Flashcards in The cardiovascular system/the structure of the heart Deck (15):
what are the features of an alveolus that make it effective at gas exchange?
Features of an alveolus that help gas exchange:
- folded membrane gives large surface area
- the cells of the capillary and the alveoli are thin and flattened so diffusion distance is very short
- good blood supply to maintain concentration gradient
- moist lining so gases can dissolve
which blood vessel takes blood away from the heart towards the lungs?
The pulmonary artery takes blood away from the heart towards the lungs
which valves stop the blood flowing back into the ventricles from the arteries?
Describe what a natural pacemaker is
A natural peacemaker is controlled by a group of cells found in the right atrium of your heart that acts as your natural pacemaker. Also it is a pulse generator.
What are the problems if the natural pacemaker stops working?
If the natural pacemaker stops working properly, this can cause serious problems. If the heart beats too slowly, the person affects will not get enough oxygen. If the heart beats too fast, it cannot pump blood properly.
Describe how an artificial pacemaker works
An artificial peacemaker works by an electrical device which is implanted into your chest. They are usually very small and attach to your heart by two wires. The artificial pacemaker sends strong, regular electrical signals to the heart to make it beat properly.
Heart valves can become damaged. If this happens then the flow of blood through the heart is affected so they may have to be replaced. Currently, there are two options for a replacement heart valve: a mechanical valve or a biological valve.
Write down a list of advantages and disadvantages of having a mechanical heart valve rather than a biological one. Remember to consider personal, social and economic factors:
-These valves are made of lightweight, strong, and durable materials, such as titanium.
-They will last 20–30 years before a replacement is needed.
-Mechanical valves are cheaper than biological ones.
-Because of the materials in the valve, it is likely that blood clots will form on it.
-This could stop it from working.
-Patients will need to take blood thinning drugs every day for the rest of their lives.
-Even with the thinning drugs, there is also the risk that a blood clot will form and then move to block a blood vessel, which could cause a stroke or heart attack.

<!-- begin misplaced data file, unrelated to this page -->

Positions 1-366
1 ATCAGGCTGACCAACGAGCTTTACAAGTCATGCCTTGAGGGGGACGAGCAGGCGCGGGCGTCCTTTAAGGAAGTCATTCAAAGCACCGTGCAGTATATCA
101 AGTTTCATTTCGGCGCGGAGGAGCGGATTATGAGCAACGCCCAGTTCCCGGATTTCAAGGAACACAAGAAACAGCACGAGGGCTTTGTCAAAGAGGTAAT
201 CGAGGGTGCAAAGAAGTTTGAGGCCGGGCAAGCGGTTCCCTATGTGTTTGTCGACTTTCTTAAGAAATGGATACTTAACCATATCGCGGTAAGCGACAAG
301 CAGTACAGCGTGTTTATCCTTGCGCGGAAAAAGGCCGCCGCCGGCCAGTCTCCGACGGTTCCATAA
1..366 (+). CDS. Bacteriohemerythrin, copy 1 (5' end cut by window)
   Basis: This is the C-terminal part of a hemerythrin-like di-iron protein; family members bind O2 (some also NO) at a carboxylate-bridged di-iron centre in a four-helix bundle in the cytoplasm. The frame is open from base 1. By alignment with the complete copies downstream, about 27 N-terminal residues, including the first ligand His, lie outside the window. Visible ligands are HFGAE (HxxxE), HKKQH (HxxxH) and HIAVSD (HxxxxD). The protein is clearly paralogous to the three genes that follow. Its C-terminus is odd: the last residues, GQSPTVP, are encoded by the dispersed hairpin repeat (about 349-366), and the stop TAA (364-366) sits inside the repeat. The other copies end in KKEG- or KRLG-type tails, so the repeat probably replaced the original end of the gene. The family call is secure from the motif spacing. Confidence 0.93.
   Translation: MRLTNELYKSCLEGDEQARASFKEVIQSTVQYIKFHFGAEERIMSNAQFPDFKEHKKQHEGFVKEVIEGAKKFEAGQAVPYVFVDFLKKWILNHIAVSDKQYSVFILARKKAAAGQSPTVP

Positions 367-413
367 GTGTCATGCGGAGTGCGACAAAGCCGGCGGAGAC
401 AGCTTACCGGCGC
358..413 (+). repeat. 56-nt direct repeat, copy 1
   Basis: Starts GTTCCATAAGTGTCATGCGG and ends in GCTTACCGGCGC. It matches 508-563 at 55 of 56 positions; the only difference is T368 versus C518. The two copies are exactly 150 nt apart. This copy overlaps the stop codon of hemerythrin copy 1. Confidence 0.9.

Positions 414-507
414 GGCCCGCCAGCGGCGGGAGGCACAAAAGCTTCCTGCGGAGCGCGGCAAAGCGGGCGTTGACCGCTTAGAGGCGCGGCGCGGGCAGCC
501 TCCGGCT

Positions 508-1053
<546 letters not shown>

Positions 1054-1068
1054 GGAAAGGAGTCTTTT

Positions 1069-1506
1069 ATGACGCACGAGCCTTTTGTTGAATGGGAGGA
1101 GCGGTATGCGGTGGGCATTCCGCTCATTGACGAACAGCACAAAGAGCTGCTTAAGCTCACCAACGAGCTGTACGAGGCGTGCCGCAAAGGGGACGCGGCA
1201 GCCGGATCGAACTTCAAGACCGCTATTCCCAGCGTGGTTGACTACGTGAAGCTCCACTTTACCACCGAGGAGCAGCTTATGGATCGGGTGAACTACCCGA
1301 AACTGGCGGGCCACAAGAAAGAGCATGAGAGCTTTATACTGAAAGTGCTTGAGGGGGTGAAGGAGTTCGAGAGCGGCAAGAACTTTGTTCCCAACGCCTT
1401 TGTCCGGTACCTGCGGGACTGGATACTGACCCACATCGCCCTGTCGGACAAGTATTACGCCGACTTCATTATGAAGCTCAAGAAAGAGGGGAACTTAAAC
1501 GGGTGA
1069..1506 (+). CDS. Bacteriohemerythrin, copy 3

Biological Heart Valves
Biological valves are created from animal valves or other animal tissue that is strong and flexible, usually from pigs. They can last 10–20 years. The risk of blood clotting is very small, so patients don't usually require the long-term use of medication. Mechanical valves are cheaper than biological ones, but this does not take into account the long-term use of drugs.
In what situation might someone need an artificial heart?
When a person needs a heart transplant.
What are some of the disadvantages of having an artificial heart
(consider medical as well as social issues)
But sometimes it is not enough to restore a person's health.
Many people die before they get a chance to have a heart transplant (because of the wait).
There is always a risk of the blood clotting in an artificial heart, which can lead to death.
What are some of the advantages of having an artificial heart?
Scientists have developed temporary hearts that can support your natural heart until it can be replaced.
These artificial hearts need a lot of machinery to keep them working.
This new technology gives people a chance to live a relativity normal life while they wait for a heart transplant.
Artificial hearts can also be used to give a diseased heart a rest, so that it can recover.
Identify/Label the structures of the heart
1. Vena cava (from body)
2. Semilunar valves
3. Right atrium
4. Tricuspid valve
5. Right ventricle
6. Left ventricle
7. Bicuspid valve
8. Left atrium
9. Pulmonary vein (from lungs)
10. Pulmonary artery (to lungs)
11. Aorta (to body)
Explain why the left ventricle wall is thicker than the right ventricle
The left ventricle wall is thicker than the right ventricle wall because the muscle of the the left ventricle is noticeably thicker than the wall of the right ventricle. This allows the left ventricle to develop the pressure needed to force the blood through the arterial system all over your body. The blood leaving the right ventricle moves through the pulmonary arteries to your lungs, where high pressure would damage the delicate capillary network where gas exchange takes place.